How to Conjugate "Comporter" (to Consist of, Include, Comprise)

In French, the verb comporter means "to consist of," "to comprise," or "to include." It's a very useful word for your vocabulary list. French students will also be delighted to know that it's relatively easy to conjugate.

Conjugating the French Verb Comporter

Comporter is a regular -ER verb and that takes some of the difficulty out of conjugating it. This is particularly true if you've already memorized similar verbs like attacher (to attach) or accepter (to accept). That is because all of these verbs have the same endings.

The stem of comporter is comport. All you have to do is add the appropriate infinitive ending to match the subject pronoun and the tense of your sentence. For instance, "I include" is "je comporte" and "we will include" is "nous comporterons."

Subject Present Future Imperfect
je comporte comporterai comportais
tu comportes comporteras comportais
il comporte comportera comportait
nous comportons comporterons comportions
vous comportez comporterez comportiez
ils comportent comporteront comportaient

The Present Participle of Comporter

The present participle of comporter is comportant. This is formed quite simply as well: the -er ending is dropped and -ant is added to the verb stem. This is a verb, of course, but you may also find it useful as an adjective, gerund, or noun in certain circumstances.

The Passé Composé and Past Participle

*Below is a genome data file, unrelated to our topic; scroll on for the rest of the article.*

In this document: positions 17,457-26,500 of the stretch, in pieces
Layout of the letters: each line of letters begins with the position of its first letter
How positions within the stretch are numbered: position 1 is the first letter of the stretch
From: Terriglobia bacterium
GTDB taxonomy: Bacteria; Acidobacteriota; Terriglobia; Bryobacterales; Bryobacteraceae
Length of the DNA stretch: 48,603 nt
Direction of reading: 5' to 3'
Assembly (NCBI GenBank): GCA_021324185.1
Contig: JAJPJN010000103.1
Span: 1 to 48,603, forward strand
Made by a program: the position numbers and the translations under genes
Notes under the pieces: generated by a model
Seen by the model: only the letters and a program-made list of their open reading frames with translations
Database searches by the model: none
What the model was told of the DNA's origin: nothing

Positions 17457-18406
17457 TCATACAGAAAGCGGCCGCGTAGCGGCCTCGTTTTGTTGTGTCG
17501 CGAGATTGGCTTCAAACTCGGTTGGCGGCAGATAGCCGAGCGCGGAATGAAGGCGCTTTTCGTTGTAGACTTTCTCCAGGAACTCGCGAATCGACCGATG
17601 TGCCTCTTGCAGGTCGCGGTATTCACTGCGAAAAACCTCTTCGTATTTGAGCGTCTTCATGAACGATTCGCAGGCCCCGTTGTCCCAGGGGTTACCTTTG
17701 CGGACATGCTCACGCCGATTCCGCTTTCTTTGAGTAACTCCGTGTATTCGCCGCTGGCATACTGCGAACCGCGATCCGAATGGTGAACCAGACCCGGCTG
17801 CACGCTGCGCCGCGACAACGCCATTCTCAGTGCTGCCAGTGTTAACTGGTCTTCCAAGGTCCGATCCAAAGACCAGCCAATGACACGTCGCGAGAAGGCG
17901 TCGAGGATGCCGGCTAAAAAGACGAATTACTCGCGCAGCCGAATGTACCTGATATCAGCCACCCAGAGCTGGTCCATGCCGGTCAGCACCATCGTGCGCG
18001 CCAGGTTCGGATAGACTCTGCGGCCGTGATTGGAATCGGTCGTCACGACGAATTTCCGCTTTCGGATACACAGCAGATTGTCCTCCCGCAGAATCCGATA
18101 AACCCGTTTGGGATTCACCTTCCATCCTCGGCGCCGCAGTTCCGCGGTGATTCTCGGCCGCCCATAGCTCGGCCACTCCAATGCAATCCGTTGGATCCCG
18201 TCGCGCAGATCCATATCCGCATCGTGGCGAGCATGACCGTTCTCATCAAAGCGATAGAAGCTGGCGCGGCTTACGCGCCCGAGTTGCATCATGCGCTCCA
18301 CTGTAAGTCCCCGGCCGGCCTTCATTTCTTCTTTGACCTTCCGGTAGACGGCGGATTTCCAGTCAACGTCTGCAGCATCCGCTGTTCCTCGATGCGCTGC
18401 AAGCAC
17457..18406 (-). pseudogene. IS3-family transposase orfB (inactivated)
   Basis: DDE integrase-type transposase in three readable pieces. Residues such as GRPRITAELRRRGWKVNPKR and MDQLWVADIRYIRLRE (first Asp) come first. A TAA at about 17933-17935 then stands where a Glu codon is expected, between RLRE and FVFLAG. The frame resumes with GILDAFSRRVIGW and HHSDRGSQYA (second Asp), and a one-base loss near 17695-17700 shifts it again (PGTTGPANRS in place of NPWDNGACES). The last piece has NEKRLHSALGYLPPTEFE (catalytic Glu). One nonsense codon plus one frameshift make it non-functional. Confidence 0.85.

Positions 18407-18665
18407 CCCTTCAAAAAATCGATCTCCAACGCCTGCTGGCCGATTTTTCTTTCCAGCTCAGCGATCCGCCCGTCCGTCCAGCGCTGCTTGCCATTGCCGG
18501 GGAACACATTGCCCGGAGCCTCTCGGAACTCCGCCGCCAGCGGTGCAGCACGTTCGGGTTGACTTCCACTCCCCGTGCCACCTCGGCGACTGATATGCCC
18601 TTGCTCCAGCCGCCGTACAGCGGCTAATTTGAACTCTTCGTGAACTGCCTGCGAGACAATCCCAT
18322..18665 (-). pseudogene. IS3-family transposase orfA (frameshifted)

A rather common way to express the past tense in French is the passé composé. Rather than conjugate comporter using the imperfect, you only need to know the past participle comporté. Yet, you do need to include the conjugate of the auxiliary verb avoir.

For example, "I included" is "j'ai comporté" while "we included" is "nous avons comporté. Notice how ai and avons are conjugates of avoir and the past participle does not change as the subject changes.

More Simple Comporter Conjugations to Know

As you become more fluent in French, you may need to know a few more conjugations of comporter. It's likely that you will only encounter the passé simple and imperfect subjunctive in French writing. Yet, you should be able to recognize these.

The other two verb forms express moods and can be rather useful in conversation. The subjunctive form gives the verb a level of uncertainty or subjectivity. Likewise, the conditional form tells us that the verb may or may not happen because it's dependent on conditions.

Subject Subjunctive Conditional Passé Simple Imperfect Subjunctive
je comporte comporterais comportai comportasse
tu comportes comporterais comportas comportasses
il comporte comporterait comporta comportât
nous comportions comporterions comportâmes comportassions
vous comportiez comporteriez comportâtes comportassiez
ils comportent comporteraient comportèrent comportassent

The imperative verb form is used primarily in exclamations. For this one, you can skip the subject pronoun completely as it's implied in the verb. Rather than "tu comporte," simplify it to "comporte."

Imperative
(tu) comporte
(nous) comportons
(vous) comportez